Russian state-owned oil and gas giant Gazprom is currently working out the matter of creating a liquefied natural gas (LNG) distribution hub in Bahrain. The hub will be meant to intake LNG from various sources, including Russia. The news was announced by Saint Petersburg’s Regional Governor, Georgiy Poltavchenko, following a visit of the region’s delegation to Bahrain. Russia is currently negotiating the possibilities of LNG deliveries to the island nation in the Persian Gulf, with possible financing provided by Russia’s Vnesheconombank (VEB). The possibility of Russian independent natural gas producers has also been taken into consideration. Various instrument and equipment manufacturers from the Saint Petersburg region could also partake in the project. The exact volume of LNG deliveries is hard to evaluate at the moment; according to preliminary estimates, it could amount to several billion cubic meters annually. Bahrain’s own natural gas stock is limited and the country is […]
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The head of the International Monetary Fund on Monday urged energy exporters of the Middle East to raise more taxes as governments across the region grapple with a dramatic drop in oil revenues. “These economies need to strengthen their fiscal frameworks and re-engineer their tax systems by reducing their heavy reliance on oil revenues and by boosting non-hydrocarbon sources of revenues,” Christine Lagarde said at a finance…
Banks for members of the Gulf Cooperation Council, which includes Saudi Arabia, face pressure from low oil prices despite government support, Moody’s said. Crude oil prices continue to hold near 10-year lows as markets favor the supply side. A rally sparked by talks of a production freeze from members of the Organization of Petroleum Exporting Countries faltered by the end of last week after U.S. data showed oil inventories at historically high levels. Moody’s Investors Service reported Monday the banks for GCC members might get squeezed by dual pressures from low oil prices and dwindling options for governments looking to arrest the slide. “Despite low oil prices and a high dependency on oil revenues […]
The negative impact from the plunge in oil prices rippled further throughout crude-producing nations as Standard & Poor’s cut the credit ratings of Saudi Arabia, Oman, Bahrain and Kazakhstan. Saudi Arabia’s credit grade was cut two levels to A- from A+ as oil prices continued to tumble. Oman’s was lowered to BBB- from BBB+, following a reduction in November. Kazakhstan is now rated BBB-, down from BBB. Bahrain was cut to BB from BBB-, putting it two steps below investment grade and the only one of the four to be rated junk. The Saudi downgrade comes less than four months after S&P cut the kingdom’s credit rating one level to A+ in late October, when Brent crude was selling for around $50 a barrel. It traded at a high of $34.76 in London on Wednesday. The decline in oil prices “will have a marked and lasting impact” on the […]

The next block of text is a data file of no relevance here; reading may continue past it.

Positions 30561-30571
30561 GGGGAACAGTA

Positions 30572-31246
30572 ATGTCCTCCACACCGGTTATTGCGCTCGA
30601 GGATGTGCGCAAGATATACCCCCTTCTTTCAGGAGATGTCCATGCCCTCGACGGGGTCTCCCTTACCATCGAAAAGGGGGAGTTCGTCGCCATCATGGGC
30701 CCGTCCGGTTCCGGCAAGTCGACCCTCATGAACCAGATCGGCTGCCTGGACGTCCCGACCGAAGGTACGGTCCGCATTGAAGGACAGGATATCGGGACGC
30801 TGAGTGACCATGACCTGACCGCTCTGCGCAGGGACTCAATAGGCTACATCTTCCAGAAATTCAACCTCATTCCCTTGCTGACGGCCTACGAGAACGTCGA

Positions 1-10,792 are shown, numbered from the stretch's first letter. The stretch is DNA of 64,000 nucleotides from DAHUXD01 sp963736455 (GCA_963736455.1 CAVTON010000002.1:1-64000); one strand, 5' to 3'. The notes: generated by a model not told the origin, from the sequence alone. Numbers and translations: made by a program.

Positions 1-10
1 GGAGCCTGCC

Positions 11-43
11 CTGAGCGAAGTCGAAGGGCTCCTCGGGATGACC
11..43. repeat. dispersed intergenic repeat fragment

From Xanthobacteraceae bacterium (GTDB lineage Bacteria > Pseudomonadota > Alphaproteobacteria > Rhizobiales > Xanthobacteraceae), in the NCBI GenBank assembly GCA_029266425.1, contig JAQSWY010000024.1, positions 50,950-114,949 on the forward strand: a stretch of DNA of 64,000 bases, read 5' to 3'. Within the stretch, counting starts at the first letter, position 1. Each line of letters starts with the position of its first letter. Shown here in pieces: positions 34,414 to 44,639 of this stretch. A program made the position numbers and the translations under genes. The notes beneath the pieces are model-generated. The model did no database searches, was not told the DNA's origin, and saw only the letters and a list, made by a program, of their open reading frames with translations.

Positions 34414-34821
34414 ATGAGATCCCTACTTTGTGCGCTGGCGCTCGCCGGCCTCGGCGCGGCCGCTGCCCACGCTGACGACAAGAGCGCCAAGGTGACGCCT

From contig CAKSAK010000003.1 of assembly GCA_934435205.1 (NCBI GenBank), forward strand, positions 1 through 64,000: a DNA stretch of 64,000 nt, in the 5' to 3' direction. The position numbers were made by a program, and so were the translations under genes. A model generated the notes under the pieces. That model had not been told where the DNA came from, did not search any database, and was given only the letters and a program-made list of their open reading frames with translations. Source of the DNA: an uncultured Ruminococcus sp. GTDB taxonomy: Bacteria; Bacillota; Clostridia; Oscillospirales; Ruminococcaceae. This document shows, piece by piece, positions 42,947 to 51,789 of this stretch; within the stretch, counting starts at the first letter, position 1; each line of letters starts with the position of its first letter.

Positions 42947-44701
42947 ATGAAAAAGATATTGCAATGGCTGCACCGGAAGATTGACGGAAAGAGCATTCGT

Bahrain and Oman on Tuesday reduced government subsidies on gasoline, becoming the latest Gulf Arab countries to try to cut back on spending and offset the effect of oil prices, which have fallen to their lowest level since 2003. On Tuesday, gas prices at the pump rose by up to 60 percent in Bahrain, climbing to $1.25 per gallon for regular gasoline and $1.60 per gallon for premium fuel. Hundreds of people lined up at gas stations a day earlier to fill their cars before the higher prices went into effect. The tiny island-nation in the Gulf ended subsidies on meat and poultry in October, increasing consumer prices between three and four-fold. Bahrain plans to make further cuts in electricity and water subsidies in March. Earlier this month, Bahrain cut government subsidies for diesel and kerosene. Meanwhile, Oman said it would reduce gasoline subsidies starting Friday, with prices set to rise by 33 percent for premium fuel and 23 percent for regular fuel. The moves come as crude prices closed Monday at $31.41 a barrel on the New York Mercantile Exchange — the lowest in 12 years. The dip in global oil prices has cut into the revenues of oil-exporting countries, including many Gulf Arab states where citizens have become accustomed to generous government subsidies and state handouts.
A caustic slogan is doing the rounds on social networks in the Gulf states this festive season: “All I want for Christmas is for oil prices to go up.” Gloom has descended on the region amid an oil price rout that has halved the price of crude over 18 months and wiped $360bn off export earnings just this past year. State contractors, the property sector and even foreign investors have all felt the pain as the slump pushes governments to cut back spending. “2015 has been a difficult year, but this is just the beginning of a multiyear adjustment process: 2016 will be just as tough, and then there is 2017 and 2018,” says Masood Ahmed, the International Monetary Fund director for the Gulf region. “Next year the slowdown is not going to ease up.” Swingeing spending cuts have unnerved private businesses in Saudi Arabia, the region’s largest economy, and elsewhere — as well as undermining the policy of government largesse long used to defuse social tensions.